Here’s a fresh batch of regulatory bloopers:
- Flirting is illegal in Haddon, New Jersey. (see § 175-12)
- It is illegal to play cards on the street in Madison, Iowa.
- In Haverbill, Massachusetts, it is illegal for women to wrestle.
- It is a felony for bears to wrestle in Alabama.
- You may now sit outside year-round in Stratford, CT if you like.
- Talk about attention to detail. Massachusetts state law requires gift certificates to be valid for at least 7 years.
- In Florida, it is illegal to release 11 helium balloons per day. 10 is ok, though.
- Adams County, CO requires all male massage parlor workers to wear white shirts and white pants. Transparent clothing is expressly forbidden.
Posted in regulation
Tagged adams county colorado, alabama, bear wrestling, florida, haddon new jersey, madison iowa, massachusetts, obscure regulations, regulation, regulatory bloopers, silly regulations, stratford connecticut, wrestling regulations
In 1957, the town of Cordova, Alabama banned single-wide trailer homes. It was a cynical attempt to lower the local poverty rate by keeping poor people out of town. Mayor Jack Scott explains, “We’re trying to better Cordova[.] We’re trying to clean up Cordova and keep it clean. We’re trying to keep the property values up. We’re trying to get it to where people will want to build homes on these vacant lots.”
The recent spate of tornadoes in Alabama has left a number of Cordova residents homeless. Some people are interested in buying trailers to live in temporarily while they rebuild their houses. FEMA also has trailers available for people. But they’re single-wides, so they aren’t allowed in Cordova. The weird part is that the ordinance was mostly unenforced until the tornadoes came. Now the city is cracking down at precisely the time when people need trailers the most.
The citizenry is understandably upset about this regulation. But when over 200 people, many of them displaced, showed up at a townhall meeting, they ran into another regulation. Fire marshals only allowed 100 people to enter the National Guard Armory, where the meeting was held. After much complaining, they relented and allowed everyone in.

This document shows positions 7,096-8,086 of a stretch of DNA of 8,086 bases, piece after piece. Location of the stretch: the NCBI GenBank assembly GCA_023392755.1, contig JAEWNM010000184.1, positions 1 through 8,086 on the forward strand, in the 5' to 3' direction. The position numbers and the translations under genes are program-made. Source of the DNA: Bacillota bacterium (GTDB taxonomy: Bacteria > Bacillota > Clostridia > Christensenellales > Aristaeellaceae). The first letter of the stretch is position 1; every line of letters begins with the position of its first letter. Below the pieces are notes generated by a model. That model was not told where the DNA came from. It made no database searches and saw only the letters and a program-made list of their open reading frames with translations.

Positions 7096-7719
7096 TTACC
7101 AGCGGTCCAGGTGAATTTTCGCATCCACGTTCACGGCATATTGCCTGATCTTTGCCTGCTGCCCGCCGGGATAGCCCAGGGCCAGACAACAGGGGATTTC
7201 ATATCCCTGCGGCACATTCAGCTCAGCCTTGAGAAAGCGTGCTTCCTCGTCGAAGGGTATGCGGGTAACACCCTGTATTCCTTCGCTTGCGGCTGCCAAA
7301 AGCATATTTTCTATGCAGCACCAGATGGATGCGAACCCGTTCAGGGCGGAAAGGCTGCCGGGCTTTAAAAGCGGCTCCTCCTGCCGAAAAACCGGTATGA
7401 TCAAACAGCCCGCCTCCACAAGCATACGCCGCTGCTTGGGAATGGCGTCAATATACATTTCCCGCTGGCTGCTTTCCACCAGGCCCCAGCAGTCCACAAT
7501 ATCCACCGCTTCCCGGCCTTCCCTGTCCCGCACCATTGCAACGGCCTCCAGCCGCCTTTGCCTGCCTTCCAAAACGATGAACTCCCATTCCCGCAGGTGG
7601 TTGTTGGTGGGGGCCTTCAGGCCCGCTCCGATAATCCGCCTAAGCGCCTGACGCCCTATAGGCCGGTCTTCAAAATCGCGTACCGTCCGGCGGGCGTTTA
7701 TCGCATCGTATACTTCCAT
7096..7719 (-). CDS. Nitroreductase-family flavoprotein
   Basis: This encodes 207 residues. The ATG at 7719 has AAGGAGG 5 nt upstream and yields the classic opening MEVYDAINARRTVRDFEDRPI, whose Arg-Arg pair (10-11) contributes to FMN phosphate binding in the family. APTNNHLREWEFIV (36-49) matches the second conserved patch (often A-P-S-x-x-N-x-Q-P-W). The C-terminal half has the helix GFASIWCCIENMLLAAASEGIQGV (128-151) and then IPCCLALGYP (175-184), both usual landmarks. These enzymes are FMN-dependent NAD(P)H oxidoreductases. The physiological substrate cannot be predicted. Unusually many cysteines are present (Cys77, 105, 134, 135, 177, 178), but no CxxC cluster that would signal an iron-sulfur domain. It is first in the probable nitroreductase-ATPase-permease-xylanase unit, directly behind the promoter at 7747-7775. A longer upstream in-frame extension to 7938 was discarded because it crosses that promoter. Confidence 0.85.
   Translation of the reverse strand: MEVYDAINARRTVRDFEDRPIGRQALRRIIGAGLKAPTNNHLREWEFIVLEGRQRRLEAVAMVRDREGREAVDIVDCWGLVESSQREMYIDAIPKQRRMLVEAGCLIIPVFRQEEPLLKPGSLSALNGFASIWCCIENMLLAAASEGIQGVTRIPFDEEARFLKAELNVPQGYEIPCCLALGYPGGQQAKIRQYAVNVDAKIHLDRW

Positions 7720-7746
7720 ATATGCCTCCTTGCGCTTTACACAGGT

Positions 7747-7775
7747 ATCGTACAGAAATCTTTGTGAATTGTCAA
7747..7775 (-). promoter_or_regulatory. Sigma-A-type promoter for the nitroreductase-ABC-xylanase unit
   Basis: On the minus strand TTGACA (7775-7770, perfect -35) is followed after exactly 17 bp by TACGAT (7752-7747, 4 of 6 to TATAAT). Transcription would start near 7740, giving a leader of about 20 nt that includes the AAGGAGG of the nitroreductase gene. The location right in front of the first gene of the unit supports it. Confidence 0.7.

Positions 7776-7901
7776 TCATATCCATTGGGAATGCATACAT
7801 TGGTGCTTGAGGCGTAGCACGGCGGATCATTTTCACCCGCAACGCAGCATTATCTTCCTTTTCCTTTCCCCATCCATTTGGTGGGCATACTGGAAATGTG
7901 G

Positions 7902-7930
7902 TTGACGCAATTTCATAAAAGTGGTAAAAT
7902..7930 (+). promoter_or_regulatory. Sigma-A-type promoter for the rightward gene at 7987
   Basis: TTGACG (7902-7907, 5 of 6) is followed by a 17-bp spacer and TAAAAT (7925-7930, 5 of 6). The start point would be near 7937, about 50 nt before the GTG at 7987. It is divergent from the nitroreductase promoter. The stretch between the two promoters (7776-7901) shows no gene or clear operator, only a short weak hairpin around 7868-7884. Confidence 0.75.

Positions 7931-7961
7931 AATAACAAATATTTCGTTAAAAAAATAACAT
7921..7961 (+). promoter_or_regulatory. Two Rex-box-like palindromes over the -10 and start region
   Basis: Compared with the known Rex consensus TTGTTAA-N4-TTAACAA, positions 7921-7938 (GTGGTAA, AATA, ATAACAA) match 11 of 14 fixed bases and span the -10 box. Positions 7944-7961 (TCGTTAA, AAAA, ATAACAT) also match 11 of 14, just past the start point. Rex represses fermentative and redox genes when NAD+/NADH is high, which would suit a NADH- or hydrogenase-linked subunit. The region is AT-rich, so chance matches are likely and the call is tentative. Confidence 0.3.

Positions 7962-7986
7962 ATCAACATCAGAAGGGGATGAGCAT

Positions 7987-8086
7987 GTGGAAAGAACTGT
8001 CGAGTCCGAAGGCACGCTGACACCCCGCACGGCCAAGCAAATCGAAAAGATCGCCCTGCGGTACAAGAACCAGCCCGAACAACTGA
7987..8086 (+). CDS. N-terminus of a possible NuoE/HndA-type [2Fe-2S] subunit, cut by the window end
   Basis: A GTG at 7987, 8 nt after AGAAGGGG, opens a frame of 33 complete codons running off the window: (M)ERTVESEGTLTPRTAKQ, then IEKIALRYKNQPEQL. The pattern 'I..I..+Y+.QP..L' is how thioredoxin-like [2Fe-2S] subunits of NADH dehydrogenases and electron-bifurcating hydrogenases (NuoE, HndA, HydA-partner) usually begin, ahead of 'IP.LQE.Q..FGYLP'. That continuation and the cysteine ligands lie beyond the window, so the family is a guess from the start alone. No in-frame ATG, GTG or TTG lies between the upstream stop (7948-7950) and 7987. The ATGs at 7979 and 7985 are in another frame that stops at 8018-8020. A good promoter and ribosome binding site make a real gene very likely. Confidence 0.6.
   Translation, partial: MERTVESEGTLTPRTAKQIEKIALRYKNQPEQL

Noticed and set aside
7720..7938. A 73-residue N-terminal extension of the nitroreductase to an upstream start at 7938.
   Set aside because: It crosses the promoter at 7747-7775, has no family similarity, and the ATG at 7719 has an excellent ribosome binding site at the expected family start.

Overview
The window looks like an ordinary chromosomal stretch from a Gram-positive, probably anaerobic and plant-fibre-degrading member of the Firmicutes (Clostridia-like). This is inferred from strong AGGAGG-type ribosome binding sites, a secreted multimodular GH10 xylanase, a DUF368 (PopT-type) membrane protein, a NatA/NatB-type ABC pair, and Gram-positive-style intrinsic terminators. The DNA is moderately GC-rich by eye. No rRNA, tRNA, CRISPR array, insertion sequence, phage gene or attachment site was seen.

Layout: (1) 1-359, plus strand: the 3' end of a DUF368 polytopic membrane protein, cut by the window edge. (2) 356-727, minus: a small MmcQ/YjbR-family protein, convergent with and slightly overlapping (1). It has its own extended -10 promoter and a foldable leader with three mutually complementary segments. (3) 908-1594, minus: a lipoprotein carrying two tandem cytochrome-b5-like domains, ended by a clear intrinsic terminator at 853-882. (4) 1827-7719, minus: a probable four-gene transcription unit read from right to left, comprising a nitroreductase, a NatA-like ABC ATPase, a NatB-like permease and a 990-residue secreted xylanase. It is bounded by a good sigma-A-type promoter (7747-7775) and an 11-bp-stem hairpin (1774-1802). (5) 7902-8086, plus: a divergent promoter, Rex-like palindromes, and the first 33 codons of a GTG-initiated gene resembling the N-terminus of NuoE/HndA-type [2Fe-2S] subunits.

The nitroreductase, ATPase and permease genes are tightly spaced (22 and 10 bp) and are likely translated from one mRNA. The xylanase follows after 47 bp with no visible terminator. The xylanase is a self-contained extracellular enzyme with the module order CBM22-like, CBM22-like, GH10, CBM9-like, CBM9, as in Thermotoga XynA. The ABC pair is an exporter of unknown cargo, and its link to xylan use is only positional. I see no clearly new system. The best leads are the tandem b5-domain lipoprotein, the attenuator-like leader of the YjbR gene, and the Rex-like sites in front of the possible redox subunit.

Hopefully they will also convince Mayor Scott to rescind the trailer ban. Cordova’s people need roofs over their head more than they need their mayor’s aesthetic vision.
Some of the stranger governmental goings-on I’ve dug up recently:
-Since 1960, it has been illegal to fly a kite in Schaumburg, Illinois.
-If you are a tree in need of help, the federal government has a Tree Assistance Program.
–$18,881 of stimulus money spent on a single sign in Wyoming.
-Concerned about your fecundity? Consult the federal government’s Reproductive Health Drugs Advisory Committee.
-Northern Arizona University spends $75,000 in stimulus funds to install electronic sensors to see if students skip class. (hat tip to The Wall Street Journal‘s Kim Schatz)
-In Alabama, it is against the law to sell artificially colored potatoes.
-Need help with your math homework? Consult the government’s North American Numbering Council.
-In Yukon, Oklahoma, it is illegal for a patient to pull a dentist’s tooth.
Posted in regulation
Tagged 1960, alabama, dentist, dumb laws, dumb regulations, dumb rules, fecund, fecundity, illinois, kim schatz, kites, nanc, nau, north american numbering council, northern arizona university, obscure regulations, oklahoma, potatoes, regulation, reproductive health drugs advisory committee, rhdac, sadistic dentist, schaumburg, schaumburg il, silly laws, silly regulations, silly rules, Stimulus, tap, tree assistance program, trees, wy, wyoming, yukon, yukon ok
Jacob Grier has a Regulation of the Day of his own about some bizarre beer laws in Alabama. Take a look.
Sen. Richard Shelby, who placed holds on over 70 of President Obama’s nominees, has lifted all but three of them. Politico reports:
A spokesman for the senator said Monday that with attention brought to these two concerns, the political maneuver had “accomplished” its goal and was no longer necessary.
Translation: “We were getting too much bad publicity.”
The three holds that Sen. Shelby is keeping in place have directly to do with the Alabama-based pork projects that he believes will make him look good to the Alabama voters he will be facing in November. So, in a way, nothing has changed.
This brings up a legitimate question: can earmarking abuse sometimes be an agent for smaller government?
Few, if any, of President Obama’s appointees will work to decrease the size and scope of government. Now that their path is cleared, they will probably do net harm to taxpayers. This is the nature of government workers, whether Republican or Democratic.
Sen. Shelby’s motive for blocking them is despicable: stealing from taxpayers to improve his re-election prospects. But one wonders if those same taxpayers would have been better off if Sen. Shelby had stuck to his guns.
Posted in Earmarks, Economics, Elections, Political Animals, Public Choice
Tagged alabama, alabama senate 2010, Earmarks, election 2010, holds, limited government, obama, obama nomination holds, obama nominee holds, pork, president obama, Public Choice, richard chelby, sen. richard shelby, sen. shelby, senator chelby, senator richard shelby, shelby
It is illegal to conduct an auction without a license in Alabama. Unlicensed auctioneers can be punished with fines of up to $500.
Applicants must pay nearly a thousand dollars for 85 hours of coursework. 8 additional hours are required every two years to keep the license.
It’s worth asking: Does this benefit anyone besides the people teaching the courses and the auctioneers who get to limit the amount of competition they have to face?
Posted in Antitrust, Economics, Public Choice, Regulation of the Day
Tagged alabama, auction, auctioneer, auctioneer license, auctioneers, occupational licensing, Public Choice, restricting competition, unlicensed auction